390535 Degradable Lipid Nanoparticles with Predictable in Vivo siRNA Delivery Activity

Thursday, November 20, 2014: 10:06 AM
International 6 (Marriott Marquis Atlanta)
Kathryn A. Whitehead, Chemical Engineering, Carnegie Mellon University, Pittsburgh, PA and Daniel G. Anderson, Chemical Engineering, Massachusetts Institute of Technology, Cambridge, MA

One of the most significant challenges in the development of clinically-viable delivery systems for RNA interference therapeutics is to understand how molecular structures influence delivery efficacy. To this end, we synthesized 1400 degradable lipidoids and evaluated their transfection ability and structure function activity. Here we show that lipidoid nanoparticles mediate potent gene knockdown in hepatocytes and immune cell populations upon IV administration to mice (siRNA EC50 values as low as 0.01 mg/kg). Surprisingly, we identify four necessary and sufficient structural and pKa criteria that robustly predict the ability of nanoparticles to mediate greater than 95% protein silencing in vivo. Because these efficacy criteria can be dictated through chemical design, this discovery could eliminate our dependence on time-consuming and expensive cell culture assays and animal testing. In this talk, we will identify promising degradable lipidoids and describe new design criteria that reliably predict in vivo siRNA delivery efficacy without any prior biological testing.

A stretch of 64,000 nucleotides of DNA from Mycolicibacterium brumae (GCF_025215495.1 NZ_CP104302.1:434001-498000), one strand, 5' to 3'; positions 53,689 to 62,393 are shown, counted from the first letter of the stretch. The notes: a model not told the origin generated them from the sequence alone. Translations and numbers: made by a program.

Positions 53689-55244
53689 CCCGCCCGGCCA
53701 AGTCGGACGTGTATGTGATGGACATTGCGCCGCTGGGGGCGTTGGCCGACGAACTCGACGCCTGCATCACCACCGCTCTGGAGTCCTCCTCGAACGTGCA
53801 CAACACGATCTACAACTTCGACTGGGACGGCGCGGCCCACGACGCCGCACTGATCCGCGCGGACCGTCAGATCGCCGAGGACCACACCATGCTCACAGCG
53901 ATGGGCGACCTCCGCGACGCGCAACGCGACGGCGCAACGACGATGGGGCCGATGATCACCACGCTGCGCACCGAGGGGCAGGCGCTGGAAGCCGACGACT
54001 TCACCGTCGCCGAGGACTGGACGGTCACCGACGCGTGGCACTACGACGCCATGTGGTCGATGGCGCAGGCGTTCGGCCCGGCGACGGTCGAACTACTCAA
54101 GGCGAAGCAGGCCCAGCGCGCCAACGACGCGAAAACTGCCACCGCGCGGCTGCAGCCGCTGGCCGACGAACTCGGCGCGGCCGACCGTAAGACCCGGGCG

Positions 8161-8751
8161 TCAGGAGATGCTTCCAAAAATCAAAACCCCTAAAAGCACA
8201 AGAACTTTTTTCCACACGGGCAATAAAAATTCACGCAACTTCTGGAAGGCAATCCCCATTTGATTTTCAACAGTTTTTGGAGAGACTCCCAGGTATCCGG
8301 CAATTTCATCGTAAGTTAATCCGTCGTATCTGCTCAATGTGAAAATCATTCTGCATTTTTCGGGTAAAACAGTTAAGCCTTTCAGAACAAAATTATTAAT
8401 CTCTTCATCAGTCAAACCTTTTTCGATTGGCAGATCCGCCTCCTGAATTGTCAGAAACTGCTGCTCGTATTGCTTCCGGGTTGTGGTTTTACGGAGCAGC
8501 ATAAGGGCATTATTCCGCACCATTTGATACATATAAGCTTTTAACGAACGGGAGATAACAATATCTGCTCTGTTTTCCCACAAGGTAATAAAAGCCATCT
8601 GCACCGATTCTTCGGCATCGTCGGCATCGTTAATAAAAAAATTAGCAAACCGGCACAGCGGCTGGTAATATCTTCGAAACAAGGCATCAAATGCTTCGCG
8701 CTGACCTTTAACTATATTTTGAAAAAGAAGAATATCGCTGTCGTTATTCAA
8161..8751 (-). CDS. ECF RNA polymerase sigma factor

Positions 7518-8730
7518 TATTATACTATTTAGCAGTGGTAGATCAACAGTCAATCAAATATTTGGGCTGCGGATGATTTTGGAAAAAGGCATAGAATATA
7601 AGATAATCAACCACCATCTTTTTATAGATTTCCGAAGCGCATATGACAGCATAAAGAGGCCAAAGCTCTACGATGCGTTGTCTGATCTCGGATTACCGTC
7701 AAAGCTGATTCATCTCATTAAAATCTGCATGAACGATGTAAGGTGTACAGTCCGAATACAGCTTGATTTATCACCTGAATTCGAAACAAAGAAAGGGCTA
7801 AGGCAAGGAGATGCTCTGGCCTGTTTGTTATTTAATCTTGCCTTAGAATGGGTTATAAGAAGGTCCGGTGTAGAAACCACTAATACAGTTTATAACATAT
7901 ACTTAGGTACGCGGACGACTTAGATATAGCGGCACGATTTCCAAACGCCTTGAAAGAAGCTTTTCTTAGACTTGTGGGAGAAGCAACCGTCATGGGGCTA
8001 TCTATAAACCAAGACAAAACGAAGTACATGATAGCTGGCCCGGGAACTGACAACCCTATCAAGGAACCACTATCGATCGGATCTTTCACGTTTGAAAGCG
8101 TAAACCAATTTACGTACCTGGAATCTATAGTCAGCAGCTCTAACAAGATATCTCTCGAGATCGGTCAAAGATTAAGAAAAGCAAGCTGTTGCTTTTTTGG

Extended Abstract: File Not Uploaded
See more of this Session: Bionanotechnology for Gene and Drug Delivery I
See more of this Group/Topical: Nanoscale Science and Engineering Forum